One of the biggest challenges for investors is filtering out bad, useless, or even costly “information.” I have a method for screening out the noise and using my time more effectively. Part of it is keeping the TV on mute and using TIVO to check out anything that is really significant. You can also just skip articles that obviously do not meet the test.
Here is a good starting list of what to ignore. Feel free to suggest additions.
- The Hindenburg Omen – or any other method using BO (i.e. backtested overfitting) and failing the smell test.
- Commentary from people who are famous for being famous – their websites confuse media appearances with credentials.
- Tobin’s Q – a great idea fifty years ago, but not relevant for modern companies.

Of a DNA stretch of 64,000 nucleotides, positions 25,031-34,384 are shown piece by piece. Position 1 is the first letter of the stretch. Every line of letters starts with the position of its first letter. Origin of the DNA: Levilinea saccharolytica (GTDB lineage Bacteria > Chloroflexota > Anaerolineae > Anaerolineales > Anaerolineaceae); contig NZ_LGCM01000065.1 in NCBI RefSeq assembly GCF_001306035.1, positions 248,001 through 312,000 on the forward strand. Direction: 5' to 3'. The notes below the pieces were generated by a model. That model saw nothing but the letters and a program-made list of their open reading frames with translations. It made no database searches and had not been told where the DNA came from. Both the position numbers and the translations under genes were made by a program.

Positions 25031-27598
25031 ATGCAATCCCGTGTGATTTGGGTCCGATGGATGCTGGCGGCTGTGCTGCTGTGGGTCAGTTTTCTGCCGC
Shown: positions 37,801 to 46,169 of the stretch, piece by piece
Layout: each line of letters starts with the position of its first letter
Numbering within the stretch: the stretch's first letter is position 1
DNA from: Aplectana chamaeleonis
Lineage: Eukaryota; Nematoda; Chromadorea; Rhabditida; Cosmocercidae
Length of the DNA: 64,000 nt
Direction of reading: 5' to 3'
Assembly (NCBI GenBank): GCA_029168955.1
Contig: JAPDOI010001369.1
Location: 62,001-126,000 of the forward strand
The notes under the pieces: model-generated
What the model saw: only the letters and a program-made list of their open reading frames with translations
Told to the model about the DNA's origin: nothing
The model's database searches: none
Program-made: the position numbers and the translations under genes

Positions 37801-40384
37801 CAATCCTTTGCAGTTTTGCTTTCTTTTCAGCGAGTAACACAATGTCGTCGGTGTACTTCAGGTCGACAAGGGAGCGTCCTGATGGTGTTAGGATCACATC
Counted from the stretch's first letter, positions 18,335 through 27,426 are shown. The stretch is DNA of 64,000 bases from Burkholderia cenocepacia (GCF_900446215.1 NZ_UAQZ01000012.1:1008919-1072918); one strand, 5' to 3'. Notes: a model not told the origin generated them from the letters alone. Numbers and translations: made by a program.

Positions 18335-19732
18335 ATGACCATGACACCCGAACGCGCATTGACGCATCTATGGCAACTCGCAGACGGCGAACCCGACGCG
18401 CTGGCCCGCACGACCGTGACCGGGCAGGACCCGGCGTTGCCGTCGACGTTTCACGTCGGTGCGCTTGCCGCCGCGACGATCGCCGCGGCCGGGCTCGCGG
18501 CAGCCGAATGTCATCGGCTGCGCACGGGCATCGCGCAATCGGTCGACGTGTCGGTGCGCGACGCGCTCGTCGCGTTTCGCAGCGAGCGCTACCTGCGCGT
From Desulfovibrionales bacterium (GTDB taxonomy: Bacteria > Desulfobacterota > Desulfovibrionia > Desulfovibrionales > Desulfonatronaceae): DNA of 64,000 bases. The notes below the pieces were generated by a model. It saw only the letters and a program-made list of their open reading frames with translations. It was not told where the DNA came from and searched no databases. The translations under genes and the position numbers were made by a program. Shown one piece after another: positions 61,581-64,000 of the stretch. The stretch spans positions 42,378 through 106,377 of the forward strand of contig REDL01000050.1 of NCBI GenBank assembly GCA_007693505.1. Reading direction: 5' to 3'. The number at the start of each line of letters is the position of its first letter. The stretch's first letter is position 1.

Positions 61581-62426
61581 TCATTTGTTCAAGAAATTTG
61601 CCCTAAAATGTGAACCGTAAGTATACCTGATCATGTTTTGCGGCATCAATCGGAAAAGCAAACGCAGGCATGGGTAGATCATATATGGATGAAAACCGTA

- Bond guys opinions about stocks – don’t ask your barber if you need a haircut (Warren Buffett)
- Stock guys opinions about bonds – see above.
- PMI data lacking multiple business cycles – you have to start somewhere, but we do not need to believe it.
- Recession predictions from some “expert” who cooked up a model last week – too few cases, too many variables.
You can save many hours and also avoid some bad decisions by rejecting this useless and harmful noise.
Interview With Joe Koster Of Boyles Asset Management [Part One]
This is this first part of an interview with Joe Koster of Boyles Asset Management, part of ValueWalk’s new, exclusive interview series. Throughout this series, we are publishing weekly interviews with up-and-coming value-oriented hedge fund managers. You can find links to the first two interviews below: Interview With Scott Miller Of Greenhaven Road Capital [Part Read More